- Go Global
LEGAZPI CITY, Philippines – Around 2 p.m. on a Friday afternoon in February, a cloud of black smoke began to permeate the sky in a densely populated settlement called Victory Village near the city’s seaport. Cracks and pops filled the air, broadcasting the sounds of faulty electrical wires and petroleum gas tanks erupting into flames. Word spread through the crowded barangay, or community, that flimsy homes constructed of rotting wood and bamboo were burning — quickly.
Eight-year-old Viel, a sponsored child, was at a first communion rehearsal with his mother, Annie, when they heard the news. They raced home only to find a pile of rubble where there was once a one-room structure made of plywood and corrugated metal.
Viel’s youngest brother was walking toward them barefoot and wide-eyed, saying, “Our house is gone. It’s burnt.”
Life in Victory Village has never been easy for Viel and his family. Located within the boundaries of Legazpi City, nearly all of the barangay’s 3,600 inhabitants are informal settlers, including 195 sponsored children. According to the latest World Bank report, 38% of the urban Filipino population was living in similar slums or informal settlements as of 2014.
Watch this video to get a closer look inside Victory Village.
Viel’s family, like other settlers in the barangay, make do with very little, and they’re all too familiar with disasters and the resulting destruction of property and homes. In addition to recurring electrical fires (this was the third in recent years), the village also deals with natural disasters, including volcanic eruptions, earthquakes and typhoons.
Abysmal living conditions and limited access to running water or electricity add to the instability of Viel’s life. Homes made of scrap lumber hover on stilts over open, contaminated water. Every day, Viel and other children make their way around the village, teetering across narrow boards that serve as rickety makeshift bridges. Other problems include the transmission of illnesses and contagious diseases because of poor sanitation and waste management, high crime rates and drug-related incidences, according to Maria Lourdes, agency director for Children International Bicol.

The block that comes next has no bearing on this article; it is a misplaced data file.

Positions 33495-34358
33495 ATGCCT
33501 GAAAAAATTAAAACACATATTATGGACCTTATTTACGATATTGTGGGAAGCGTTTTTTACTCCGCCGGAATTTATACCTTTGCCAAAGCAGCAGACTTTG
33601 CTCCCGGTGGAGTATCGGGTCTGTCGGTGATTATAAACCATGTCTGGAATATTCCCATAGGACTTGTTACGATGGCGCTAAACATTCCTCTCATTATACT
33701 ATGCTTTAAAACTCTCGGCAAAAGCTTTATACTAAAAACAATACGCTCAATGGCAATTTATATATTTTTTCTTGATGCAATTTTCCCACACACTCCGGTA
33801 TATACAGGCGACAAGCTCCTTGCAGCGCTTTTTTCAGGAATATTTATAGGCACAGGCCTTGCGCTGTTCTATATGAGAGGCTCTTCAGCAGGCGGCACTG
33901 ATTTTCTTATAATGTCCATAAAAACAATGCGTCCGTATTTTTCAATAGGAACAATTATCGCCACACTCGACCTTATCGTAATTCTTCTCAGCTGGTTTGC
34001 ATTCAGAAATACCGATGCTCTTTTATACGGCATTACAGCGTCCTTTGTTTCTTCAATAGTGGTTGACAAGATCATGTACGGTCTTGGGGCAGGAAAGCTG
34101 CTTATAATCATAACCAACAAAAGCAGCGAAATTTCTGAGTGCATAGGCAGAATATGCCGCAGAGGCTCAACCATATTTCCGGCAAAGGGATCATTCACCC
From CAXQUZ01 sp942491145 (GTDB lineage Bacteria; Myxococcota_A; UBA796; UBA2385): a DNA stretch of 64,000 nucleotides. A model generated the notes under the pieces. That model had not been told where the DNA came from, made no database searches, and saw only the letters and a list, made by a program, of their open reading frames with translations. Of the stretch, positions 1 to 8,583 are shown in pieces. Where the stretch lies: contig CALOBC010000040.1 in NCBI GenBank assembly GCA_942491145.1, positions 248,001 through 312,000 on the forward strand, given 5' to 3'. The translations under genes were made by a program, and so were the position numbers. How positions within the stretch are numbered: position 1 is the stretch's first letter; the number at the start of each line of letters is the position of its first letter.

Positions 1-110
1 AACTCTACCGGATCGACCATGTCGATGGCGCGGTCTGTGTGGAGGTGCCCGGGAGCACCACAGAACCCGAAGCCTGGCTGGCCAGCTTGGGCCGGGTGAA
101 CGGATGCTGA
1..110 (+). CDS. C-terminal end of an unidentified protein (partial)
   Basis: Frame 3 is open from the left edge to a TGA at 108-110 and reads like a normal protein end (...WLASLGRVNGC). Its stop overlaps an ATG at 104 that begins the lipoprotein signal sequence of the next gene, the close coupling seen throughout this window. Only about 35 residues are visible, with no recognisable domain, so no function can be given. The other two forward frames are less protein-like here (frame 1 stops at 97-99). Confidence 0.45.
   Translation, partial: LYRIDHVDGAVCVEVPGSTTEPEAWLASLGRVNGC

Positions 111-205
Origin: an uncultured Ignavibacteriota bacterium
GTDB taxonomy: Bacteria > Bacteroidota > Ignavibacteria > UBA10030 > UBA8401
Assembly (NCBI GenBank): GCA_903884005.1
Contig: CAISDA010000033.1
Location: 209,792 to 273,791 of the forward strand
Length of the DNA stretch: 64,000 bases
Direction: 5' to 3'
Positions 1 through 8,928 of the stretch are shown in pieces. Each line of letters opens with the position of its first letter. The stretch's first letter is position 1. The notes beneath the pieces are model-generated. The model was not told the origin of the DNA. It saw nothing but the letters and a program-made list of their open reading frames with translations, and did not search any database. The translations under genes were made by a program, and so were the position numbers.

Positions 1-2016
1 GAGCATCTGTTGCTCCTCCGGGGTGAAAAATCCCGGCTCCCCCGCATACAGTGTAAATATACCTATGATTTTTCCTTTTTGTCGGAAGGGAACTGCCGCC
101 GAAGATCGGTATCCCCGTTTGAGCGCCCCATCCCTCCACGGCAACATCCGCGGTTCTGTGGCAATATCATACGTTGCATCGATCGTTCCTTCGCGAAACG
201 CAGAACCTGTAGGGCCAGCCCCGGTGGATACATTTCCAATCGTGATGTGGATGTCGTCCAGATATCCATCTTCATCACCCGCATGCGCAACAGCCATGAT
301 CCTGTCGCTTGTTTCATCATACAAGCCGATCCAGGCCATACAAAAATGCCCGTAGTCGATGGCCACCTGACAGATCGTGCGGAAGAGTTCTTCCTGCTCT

Work opportunities are also limited. Viel’s father is a construction worker, making about $38 a week when he can find work, while others work as day laborers or fisherman. Household incomes average $6 to $7 per day, according to Mariel Deblois, mother of a sponsored child and a Children International volunteer. Because many residents cannot afford basic necessities, illegally tapping into other households for access to clean water and electricity is a common practice, she explains. One that puts the entire village at risk.
Over time, all of these issues take a heavy and lasting toll on children like Viel. Growing up in an unstable environment can negatively impact a child’s brain development, which can follow them well into adulthood and limit their future choices.
“They are unusually silent,” Annie notes, having observed a change in her children’s behavior. “They’re also easily alarmed by stimulus, anything that reminds them of the smell of the fire.”
Traumatic events like a fire, combined with the daily stresses of living in poverty, leave children like Viel in constant fear of the next disaster.
For months now, families whose homes were destroyed by the fire have been crammed into overflowing shelters at the Victory Village Elementary School and Barangay Hall, a local community center. As for Viel and Annie, their family of seven is staying in a single room at a neighbor’s already crowded house.
It’s hard for Annie, who just gave birth to her fifth child, to imagine a future for her family now that their home is gone. Her husband is a construction worker, but jobs are tough to come by. With an average daily income of 300 pesos, or $6 US, the family cannot afford to rebuild without government assistance. “We don’t know what we’ll prioritize,” Annie explains through tears. “Is it my delivery*, or is it rebuilding the house?”
The stability, security and medical support you provide through your Children International sponsorship is critical for Viel.
Currently squeezed into a tiny home with 12 people, Annie and Viel’s family of seven eats and sleeps in a single cramped room. Food is becoming scarce. The rice they were given by the Department of Social Welfare and Development is beginning to run out. School is out for the summer, but when it starts back up, the family’s budget will get even tighter, Annie says. Soon, the family will be evicted again when the neighbor’s house is demolished to make way for the new dike.
While the family waits for financial assistance to come through, Viel wishes for a stable home of their own. “I want a house that is made of cement … that has a bathroom, a kitchen and bedrooms,” he says.
Annie continues to emphasize the importance of staying positive and focusing on what matters.
“Even though life is tiring … even though sometimes we have nothing to eat,” she says, “at least we [will] … have a home to live in. That’s what a home is for me — it is where we are complete.”
In the Bicol region of the Philippines, Victory Village (originally built over a swamp) is now home to 3,600 informal settlers. According to residents, it’s been an informal settlement since World War II, when American forces first visited the area and gave the community its name.
Today, most Victory Village residents have migrated from vulnerable, rural, coastal areas such as Rapu-Rapu Island and Manito. The village has its own school and is close to the city center, so families continue to come — hoping to find consistent work, education for their children and a better quality of life.